Bankim Chandra Chattopadhyay (27 June 1838 – 8 April 1894), an Indian novelist, poet and journalist.
He was born on 27 June 1838, in West Bengal, India. After studying at Hooghly Mohsin College, he joined the Presidency College, and graduated in 1859 with a degree in arts. Later, he joined the Kolkata University and earned a law degree in 1869.
He joined the SES. In 1858, he became a Deputy Magistrate of Jessore. When the services merged in 1863, he became a Deputy Magistrate and Deputy Collector, and retired in 1891. He also got the title Rai Bahadur in 1891.
Ishwar Chandra Gupta’s Sangbad Prabhakar published Chattopadhyay’s first story. He started his career as a poet then turned to fiction. Initially, he wrote a Bengali novel. His first published fiction was Rajmohan’s Wife, in English.
His first Bengali novel, Durgeshnandini, was published in 1865 — the first ever in Bengali. Kapalkundala was also one of his earliest major works in Bengali. After that, he wrote many stories and novels. Among his works are Mrinalini, Vishabriksha, Indira, Chandrasekhar, Rajani, Anandamatha and Sitaram. Anandamatha is about sanyasis fighting against the British. This novel often refers to Vande Mataram.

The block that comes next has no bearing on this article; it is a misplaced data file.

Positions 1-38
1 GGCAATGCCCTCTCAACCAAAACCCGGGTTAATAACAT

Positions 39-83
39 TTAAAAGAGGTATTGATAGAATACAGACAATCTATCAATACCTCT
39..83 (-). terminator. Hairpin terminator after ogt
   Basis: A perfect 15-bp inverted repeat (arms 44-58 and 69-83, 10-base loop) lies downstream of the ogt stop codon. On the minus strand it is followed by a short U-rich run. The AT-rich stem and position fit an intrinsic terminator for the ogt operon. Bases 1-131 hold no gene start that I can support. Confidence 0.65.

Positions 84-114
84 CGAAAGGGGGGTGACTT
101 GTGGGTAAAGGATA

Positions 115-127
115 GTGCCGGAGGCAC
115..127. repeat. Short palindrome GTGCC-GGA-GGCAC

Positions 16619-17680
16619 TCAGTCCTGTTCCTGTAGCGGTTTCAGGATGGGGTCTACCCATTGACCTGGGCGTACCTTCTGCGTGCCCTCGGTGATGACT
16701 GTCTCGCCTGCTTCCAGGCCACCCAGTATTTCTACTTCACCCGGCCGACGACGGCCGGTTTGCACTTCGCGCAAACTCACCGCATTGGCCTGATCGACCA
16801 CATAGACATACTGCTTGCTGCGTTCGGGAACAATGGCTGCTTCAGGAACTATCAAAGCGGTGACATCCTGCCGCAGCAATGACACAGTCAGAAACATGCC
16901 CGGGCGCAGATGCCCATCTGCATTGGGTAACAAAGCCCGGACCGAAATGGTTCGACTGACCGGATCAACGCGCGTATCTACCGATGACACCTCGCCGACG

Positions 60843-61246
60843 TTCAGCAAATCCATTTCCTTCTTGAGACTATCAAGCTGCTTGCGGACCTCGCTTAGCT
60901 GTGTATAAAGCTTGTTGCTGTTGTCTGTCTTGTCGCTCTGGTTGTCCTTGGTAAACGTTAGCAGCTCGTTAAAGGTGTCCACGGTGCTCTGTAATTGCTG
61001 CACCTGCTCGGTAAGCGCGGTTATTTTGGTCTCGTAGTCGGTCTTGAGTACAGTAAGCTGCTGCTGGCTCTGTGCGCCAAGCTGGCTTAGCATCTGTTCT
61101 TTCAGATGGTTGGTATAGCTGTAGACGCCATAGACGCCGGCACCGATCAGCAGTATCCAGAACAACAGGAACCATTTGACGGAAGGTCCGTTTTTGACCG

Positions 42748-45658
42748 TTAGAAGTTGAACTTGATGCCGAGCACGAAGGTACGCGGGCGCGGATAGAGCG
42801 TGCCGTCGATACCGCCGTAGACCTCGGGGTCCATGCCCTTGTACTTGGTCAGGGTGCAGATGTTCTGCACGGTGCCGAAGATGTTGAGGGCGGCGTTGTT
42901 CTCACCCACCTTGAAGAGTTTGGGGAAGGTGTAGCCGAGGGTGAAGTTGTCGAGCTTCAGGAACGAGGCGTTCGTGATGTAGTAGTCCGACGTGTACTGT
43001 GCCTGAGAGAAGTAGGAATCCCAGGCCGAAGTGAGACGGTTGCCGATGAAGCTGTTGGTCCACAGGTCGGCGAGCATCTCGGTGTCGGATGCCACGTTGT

He personified India as a Mother Goddess called Bharat Mata, drawing on the Shakti traditions of the Bengali Hindus.
For contributions to Bengali fiction, the Bankim Memorial Award is the highest honor given by the Government of West Bengal.
He died on 8 April 1894, in Kolkata, West Bengal, India.
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